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Cinnamon: Publications and Research from SwissMixIt

Cinnamon Botanical Information

Cinnamon is a spice obtained from the inner bark of several tree species from the genus Cinnamomum. Cinnamon is used mainly as an aromatic condiment and flavouring additive in a wide variety of cuisines, sweet and savory dishes, breakfast cereals, snackfoods, tea and traditional foods.

A single supplement intervention with 3 g cinnamon for 16 weeks resulted in significant improvements in all components of metabolic syndrome in a sample of Asian Indians in north India. Decrease in fasting blood glucose, waist circumference, body mass index, blood pressure, serum total cholesterol, and triglycerides. Metabolic syndrome, Cinnamon, Fasting blood glucose, Glycosylated haemoglobin, Blood pressure, Body composition,Type 2 diabetes mellitus, Impaired fasting glucose, Glucose transporter type 4 (GLUT4), Coumarins, Glycaemic control, antibacterial activity, antioxidant activity

Keywords: Metabolic syndrome, Cinnamon, Fasting blood glucose, Glycosylated haemoglobin, Blood pressure, Body composition,Type 2 diabetes mellitus, Impaired fasting glucose, Glucose transporter type 4 (GLUT4), Coumarins, Glycaemic control, antibacterial activity, antioxidant activity

Description and Research Abstract: Cinnamon is a spice obtained from the inner bark of several tree species from the genus Cinnamomum. Cinnamon is used mainly as an aromatic condiment and flavouring additive in a wide variety of cuisines, sweet and savory dishes, breakfast cereals, snackfoods, tea and traditional foods.

A single supplement intervention with 3 g cinnamon for 16 weeks resulted in significant improvements in all components of metabolic syndrome in a sample of Asian Indians in north India. Decrease in fasting blood glucose, waist circumference, body mass index, blood pressure, serum total cholesterol, and triglycerides.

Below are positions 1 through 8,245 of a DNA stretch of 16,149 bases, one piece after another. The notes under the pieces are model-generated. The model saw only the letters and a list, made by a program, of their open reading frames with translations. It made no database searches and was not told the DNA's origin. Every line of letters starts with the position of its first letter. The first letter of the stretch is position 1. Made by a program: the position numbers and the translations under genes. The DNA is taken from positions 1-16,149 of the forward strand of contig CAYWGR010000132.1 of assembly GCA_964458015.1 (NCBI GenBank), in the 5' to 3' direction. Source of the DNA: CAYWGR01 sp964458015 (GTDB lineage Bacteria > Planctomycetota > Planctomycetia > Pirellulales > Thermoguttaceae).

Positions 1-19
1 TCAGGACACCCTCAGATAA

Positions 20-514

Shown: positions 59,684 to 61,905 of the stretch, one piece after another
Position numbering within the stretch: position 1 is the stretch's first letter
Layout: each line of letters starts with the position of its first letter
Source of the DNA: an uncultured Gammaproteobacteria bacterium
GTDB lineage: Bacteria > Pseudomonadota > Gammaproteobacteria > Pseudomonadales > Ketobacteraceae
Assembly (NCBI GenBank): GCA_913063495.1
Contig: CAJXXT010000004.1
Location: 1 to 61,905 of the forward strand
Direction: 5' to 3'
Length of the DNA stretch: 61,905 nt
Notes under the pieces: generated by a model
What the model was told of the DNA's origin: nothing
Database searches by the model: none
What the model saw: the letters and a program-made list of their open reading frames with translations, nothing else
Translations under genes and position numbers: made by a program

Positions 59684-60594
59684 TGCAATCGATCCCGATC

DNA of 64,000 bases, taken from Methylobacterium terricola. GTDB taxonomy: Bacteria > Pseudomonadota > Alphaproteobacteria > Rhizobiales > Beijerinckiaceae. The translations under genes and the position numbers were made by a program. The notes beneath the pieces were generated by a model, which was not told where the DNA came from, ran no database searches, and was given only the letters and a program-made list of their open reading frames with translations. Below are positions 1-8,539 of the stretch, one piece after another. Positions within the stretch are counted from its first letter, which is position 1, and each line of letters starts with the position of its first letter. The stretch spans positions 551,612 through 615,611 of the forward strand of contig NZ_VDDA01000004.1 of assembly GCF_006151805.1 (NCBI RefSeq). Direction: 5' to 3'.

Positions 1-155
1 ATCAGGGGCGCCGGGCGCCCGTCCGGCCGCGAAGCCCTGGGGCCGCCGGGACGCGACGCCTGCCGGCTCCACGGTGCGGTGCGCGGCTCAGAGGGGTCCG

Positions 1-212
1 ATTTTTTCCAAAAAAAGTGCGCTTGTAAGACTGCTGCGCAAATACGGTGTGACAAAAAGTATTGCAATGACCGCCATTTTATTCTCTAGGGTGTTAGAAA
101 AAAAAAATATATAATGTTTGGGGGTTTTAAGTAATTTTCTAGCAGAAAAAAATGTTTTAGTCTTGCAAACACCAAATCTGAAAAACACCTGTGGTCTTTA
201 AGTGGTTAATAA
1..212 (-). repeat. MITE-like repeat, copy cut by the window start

It can be concluded that the cinnamon extract proved effective in reducing the lipid oxidation of palm oil and it can be successfully used in place of synthetic antioxidants in food preparations.

The significant antimicrobial and antioxidant activities of both oils suggest that it could serve as a source of compounds with preservative phenomenon.

The available in vitro and animal in vivo evidence suggests that cinnamon has anti-inflammatory, antimicrobial, antioxidant, antitumor, cardiovascular, cholesterol-lowering, and immunomodulatory effects.

Cinnamon primarily contains vital oils and other derivatives, such as cinnamaldehyde, cinnamic acid, and cinnamate. In addition to being an antioxidant, anti-inflammatory, antidiabetic, antimicrobial, anticancer, lipid-lowering, and cardiovascular-disease-lowering compound, cinnamon has also been reported to have activities against neurological disorders, such as Parkinson's and Alzheimer's diseases.

Study demonstrates the 3 percent cinnamon extract can be used to formulate an antioxidant rich butter and it can be placed as a natural preservative for preparation of butter.

Cinnamomum cassia can act as a hypocholesterolemic agent and thereby can improve cardiovascular functions.

Hence, further elucidation of active components of cinnamon extract could lead to development of potent anti-tumor agent or complementary and alternative medicine for the treatment of diverse cancers.

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